• actually, a blacklist approach does quite well in blocking more bad than good, but it does so at the cost of either a *large* upkeep cost on the list (and still a moderate amount of bad getting through to determined people), or a large amount of bad being let through.

    • by MightyMartian (840721) on Monday December 22, 2008 @02:37PM (#26204183) Journal

      If a proposal is only going to stop a small proportion, stomps all over civil liberties, could potentially break important protocols, can be circumvented by the technically savvy (which tends to include the very people who the proposal alleges it can stop) and introduces dangerous new security flaws, then I'd say the proposal ought to be rejected.

      Let's be clear here. All this plan may do, at the very best, is catch the technically challenged pedophiles. That's a best case scenario, and basically undermining an entire country's Internet access to catch this group is rather like a sniper sitting on an overpass randomly shooting at cars because some of those cars may be driven by drug dealers. Yes, it's true, some small number of drug dealers may actually be killed, but if that's your idea of policing, then we might as well declare everyone guilty, take away their computers and call it a day.

      The plan is idiotic, it's proponents are at best naive, and international child abuse won't be dented by it.

      • Re: (Score:2, Insightful)

        by TheSeer2 (949925)

        It won't stop pedophiles at all. It'll stop those seeking child pornography on the internet, but it won't do crap to stop the actual abuse of children.

    • by danzona (779560)
      In general the argument against most of these proposals seems to follow the line of, 'it wont stop me so why bother.'

      That is not the general argument. The general argument is that it will not stop someone who is sufficiently motivated because the effort to circumvent the restriction is trivial. This goes for gun control, child pornography, DRM, abortion, prostitution, border fences, drinking ages, etc.

      if stopping or impeding 50% perhaps it could be labeled a success

      Stopping or impeding 50% (of
    • by bane2571 (1024309)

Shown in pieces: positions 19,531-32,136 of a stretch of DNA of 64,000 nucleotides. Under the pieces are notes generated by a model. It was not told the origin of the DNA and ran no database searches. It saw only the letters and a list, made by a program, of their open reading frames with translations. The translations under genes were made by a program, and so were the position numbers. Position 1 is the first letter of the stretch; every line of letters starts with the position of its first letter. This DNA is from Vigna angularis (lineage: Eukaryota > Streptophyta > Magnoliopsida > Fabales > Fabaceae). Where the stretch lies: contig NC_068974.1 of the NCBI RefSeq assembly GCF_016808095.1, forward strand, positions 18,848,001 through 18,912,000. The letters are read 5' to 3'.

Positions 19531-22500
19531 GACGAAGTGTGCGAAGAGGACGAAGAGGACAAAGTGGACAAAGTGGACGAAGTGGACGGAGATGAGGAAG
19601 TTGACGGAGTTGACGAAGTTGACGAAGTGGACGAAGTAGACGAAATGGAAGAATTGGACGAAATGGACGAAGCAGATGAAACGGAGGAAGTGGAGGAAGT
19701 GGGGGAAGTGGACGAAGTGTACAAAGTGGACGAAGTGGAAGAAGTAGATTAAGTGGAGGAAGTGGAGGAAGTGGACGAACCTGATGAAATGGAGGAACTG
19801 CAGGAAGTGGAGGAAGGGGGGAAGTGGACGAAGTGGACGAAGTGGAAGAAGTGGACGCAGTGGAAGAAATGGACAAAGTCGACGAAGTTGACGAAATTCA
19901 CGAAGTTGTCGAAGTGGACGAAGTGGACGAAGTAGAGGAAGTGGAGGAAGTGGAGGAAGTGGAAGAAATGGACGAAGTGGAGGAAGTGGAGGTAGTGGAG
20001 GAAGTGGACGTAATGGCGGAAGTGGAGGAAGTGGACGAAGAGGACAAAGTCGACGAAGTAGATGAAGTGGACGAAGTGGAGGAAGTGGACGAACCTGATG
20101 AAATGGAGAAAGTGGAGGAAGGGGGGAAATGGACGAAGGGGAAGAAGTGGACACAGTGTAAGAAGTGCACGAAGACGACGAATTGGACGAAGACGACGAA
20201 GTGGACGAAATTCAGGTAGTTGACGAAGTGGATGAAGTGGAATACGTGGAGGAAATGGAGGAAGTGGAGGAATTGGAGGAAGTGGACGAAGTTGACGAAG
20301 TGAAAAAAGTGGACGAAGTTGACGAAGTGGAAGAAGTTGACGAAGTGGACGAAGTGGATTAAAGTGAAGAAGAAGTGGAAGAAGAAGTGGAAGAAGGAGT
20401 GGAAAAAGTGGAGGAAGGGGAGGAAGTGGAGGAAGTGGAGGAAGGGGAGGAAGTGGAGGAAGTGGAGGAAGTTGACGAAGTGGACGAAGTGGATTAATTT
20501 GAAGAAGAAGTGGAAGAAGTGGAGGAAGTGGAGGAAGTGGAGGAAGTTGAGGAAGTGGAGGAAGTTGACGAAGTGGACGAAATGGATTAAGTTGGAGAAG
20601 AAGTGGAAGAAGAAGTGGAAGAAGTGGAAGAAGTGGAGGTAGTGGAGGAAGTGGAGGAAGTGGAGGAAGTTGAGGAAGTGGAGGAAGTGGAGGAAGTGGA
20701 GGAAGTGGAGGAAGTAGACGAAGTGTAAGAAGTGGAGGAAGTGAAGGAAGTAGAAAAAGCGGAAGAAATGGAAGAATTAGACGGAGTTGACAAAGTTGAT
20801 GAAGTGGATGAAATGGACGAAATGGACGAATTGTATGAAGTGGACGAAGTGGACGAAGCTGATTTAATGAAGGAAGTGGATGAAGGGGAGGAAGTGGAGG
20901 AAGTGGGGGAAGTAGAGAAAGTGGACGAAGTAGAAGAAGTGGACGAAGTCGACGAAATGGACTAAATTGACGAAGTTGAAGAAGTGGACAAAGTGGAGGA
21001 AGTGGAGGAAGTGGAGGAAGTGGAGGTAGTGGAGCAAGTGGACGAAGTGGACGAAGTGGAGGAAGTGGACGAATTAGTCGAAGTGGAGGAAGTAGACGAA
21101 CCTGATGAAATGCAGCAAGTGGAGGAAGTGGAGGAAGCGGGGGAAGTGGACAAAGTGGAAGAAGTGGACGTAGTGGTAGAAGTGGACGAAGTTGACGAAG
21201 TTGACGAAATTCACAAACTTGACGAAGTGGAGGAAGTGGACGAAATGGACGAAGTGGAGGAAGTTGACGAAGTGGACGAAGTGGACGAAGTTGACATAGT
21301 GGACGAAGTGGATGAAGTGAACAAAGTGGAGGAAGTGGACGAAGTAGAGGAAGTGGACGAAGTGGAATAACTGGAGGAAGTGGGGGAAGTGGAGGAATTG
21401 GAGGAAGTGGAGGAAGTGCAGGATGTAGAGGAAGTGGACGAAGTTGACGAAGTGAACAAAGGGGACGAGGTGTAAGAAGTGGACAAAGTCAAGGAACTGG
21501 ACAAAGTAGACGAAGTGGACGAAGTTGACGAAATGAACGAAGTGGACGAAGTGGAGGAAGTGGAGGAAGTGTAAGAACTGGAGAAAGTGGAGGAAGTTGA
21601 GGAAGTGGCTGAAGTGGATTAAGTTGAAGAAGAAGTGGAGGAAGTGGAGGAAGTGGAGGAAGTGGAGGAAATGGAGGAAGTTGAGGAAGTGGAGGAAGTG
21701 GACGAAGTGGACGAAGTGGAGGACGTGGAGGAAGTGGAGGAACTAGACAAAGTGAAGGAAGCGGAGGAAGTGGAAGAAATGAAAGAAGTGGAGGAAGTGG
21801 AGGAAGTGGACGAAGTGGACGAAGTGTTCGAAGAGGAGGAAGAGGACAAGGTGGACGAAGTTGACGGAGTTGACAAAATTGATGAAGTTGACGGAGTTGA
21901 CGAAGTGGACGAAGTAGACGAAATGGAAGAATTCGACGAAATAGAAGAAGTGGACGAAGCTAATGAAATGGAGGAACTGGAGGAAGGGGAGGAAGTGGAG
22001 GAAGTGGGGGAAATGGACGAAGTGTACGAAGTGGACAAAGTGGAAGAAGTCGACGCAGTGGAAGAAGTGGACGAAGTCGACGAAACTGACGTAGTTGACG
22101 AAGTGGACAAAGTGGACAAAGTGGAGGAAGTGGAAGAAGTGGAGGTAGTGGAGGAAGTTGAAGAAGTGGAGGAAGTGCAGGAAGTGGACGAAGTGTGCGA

The intent is supposedly to "protect the children" Though the scope of the project is creeping somewhat.

      Everyone in my highschool had to go through the government mandated internet filter. Guess what that caused? Stupidly slow internet and every student with access to hardcore porn while the teachers thought the net was safe for them to be left alone with.

      What the government is trying to do is be able to say "nothing illegal going on there, we have the filter" while not actually ever having to check to m
  • by Punto (100573) <puntob AT gmail DOT com> on Monday December 22, 2008 @02:32PM (#26204117) Homepage
    doesn't the govenment publish the blacklist? this isn't like other countries where they just pretend like there is no filtering going on at all.
    • by Qzukk (229616) on Monday December 22, 2008 @02:44PM (#26204263) Journal

      doesn't the govenment publish the blacklist?

      I searched for it online but every time I tried to view the list, I got a page that said the site had been blocked.

    • by arctanx (1187415) on Monday December 22, 2008 @03:00PM (#26204405)

      Minister Conroy posted a response to this question [dbcde.gov.au] on his blog yesterday.

      Basically he says that the blacklist will not be published because it will primarily contain child pornography and therefore publishing it would be equivalent to distribution of illegal material. I don't think this is going to alleviate the System Administrators' Guild's concerns [itwire.com] about how they're going to deal with their own servers being blocked, erroneously or otherwise.

      • by mpe (36238)
        Minister Conroy posted a response to this question on his blog yesterday.
        Basically he says that the blacklist will not be published because it will primarily contain child pornography and therefore publishing it would be equivalent to distribution of illegal material.


        Which translated means "It will mostly contain perfectly legal material. But we need to prevent the world from laughing at us."
    • by Swampash (1131503)

      doesn't the govenment publish the blacklist?
      Incredibly enough, no. Even MORE incredibly, the AU government's position on the filtering plan is something like "even though for this plan to work hundreds of ISPs have to have a copy of the blacklist, and every one of those ISPs will have somewhere between tens and thousands of employees, all of whom hate this plan that depends on the obscurity of the blacklist, we are certain that the list will never get leaked and become public".

      I for one am waiting for the f

  • ipv6 (Score:5, Interesting)

    by Tony Hoyle (11698) * <tmh@nodomain.org> on Monday December 22, 2008 @02:33PM (#26204143) Homepage

    I bet the filter isn't ipv6 capable... I just can't see the lawmakers being that tech savvy.